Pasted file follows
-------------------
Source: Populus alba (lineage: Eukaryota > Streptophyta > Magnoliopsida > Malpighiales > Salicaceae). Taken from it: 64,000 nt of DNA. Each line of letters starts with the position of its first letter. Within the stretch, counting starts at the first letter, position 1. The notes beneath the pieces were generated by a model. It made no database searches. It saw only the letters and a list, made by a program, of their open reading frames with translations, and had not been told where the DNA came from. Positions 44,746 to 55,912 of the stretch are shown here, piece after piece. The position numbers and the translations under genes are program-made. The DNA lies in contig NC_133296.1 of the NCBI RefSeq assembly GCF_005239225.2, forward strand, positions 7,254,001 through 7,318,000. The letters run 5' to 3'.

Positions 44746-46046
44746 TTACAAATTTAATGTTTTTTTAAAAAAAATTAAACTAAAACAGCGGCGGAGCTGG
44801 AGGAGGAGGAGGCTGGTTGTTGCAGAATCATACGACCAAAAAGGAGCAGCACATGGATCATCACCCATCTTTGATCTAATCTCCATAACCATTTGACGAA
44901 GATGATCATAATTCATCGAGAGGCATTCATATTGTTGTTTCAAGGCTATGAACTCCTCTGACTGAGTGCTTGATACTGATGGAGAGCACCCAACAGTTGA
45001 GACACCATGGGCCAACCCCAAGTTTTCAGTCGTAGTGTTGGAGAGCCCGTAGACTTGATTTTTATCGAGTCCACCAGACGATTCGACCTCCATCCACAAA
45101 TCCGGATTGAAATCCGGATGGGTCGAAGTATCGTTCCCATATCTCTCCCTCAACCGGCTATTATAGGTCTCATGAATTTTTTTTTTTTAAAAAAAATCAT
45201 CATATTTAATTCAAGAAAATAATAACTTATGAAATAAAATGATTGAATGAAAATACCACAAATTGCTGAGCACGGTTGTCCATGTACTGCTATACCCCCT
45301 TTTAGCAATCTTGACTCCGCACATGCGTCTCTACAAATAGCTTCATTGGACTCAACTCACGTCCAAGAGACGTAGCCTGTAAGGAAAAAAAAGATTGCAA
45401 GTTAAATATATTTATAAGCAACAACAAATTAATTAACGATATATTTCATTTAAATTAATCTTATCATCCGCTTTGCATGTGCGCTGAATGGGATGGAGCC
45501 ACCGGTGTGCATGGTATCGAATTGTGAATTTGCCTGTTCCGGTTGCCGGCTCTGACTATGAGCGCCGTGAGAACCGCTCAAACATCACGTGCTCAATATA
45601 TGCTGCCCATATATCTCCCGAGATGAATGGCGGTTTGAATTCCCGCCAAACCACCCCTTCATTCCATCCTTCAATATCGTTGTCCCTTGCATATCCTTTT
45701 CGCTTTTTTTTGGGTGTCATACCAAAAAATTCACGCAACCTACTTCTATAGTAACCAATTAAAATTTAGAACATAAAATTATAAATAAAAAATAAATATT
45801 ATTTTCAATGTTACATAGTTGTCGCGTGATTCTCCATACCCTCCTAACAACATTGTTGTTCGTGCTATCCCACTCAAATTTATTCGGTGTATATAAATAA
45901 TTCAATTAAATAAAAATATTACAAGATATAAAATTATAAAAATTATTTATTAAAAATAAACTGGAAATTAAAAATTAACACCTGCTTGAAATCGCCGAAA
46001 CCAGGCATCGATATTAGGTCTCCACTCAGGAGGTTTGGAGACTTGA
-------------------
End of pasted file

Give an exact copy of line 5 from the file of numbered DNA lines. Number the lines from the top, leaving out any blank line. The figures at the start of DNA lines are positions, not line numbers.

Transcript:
44901 GATGATCATAATTCATCGAGAGGCATTCATATTGTTGTTTCAAGGCTATGAACTCCTCTGACTGAGTGCTTGATACTGATGGAGAGCACCCAACAGTTGA